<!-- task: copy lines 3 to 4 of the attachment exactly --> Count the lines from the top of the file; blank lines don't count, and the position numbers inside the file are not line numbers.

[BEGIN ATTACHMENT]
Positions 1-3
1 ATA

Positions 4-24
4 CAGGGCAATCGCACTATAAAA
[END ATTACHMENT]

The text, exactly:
Positions 4-24
4 CAGGGCAATCGCACTATAAAA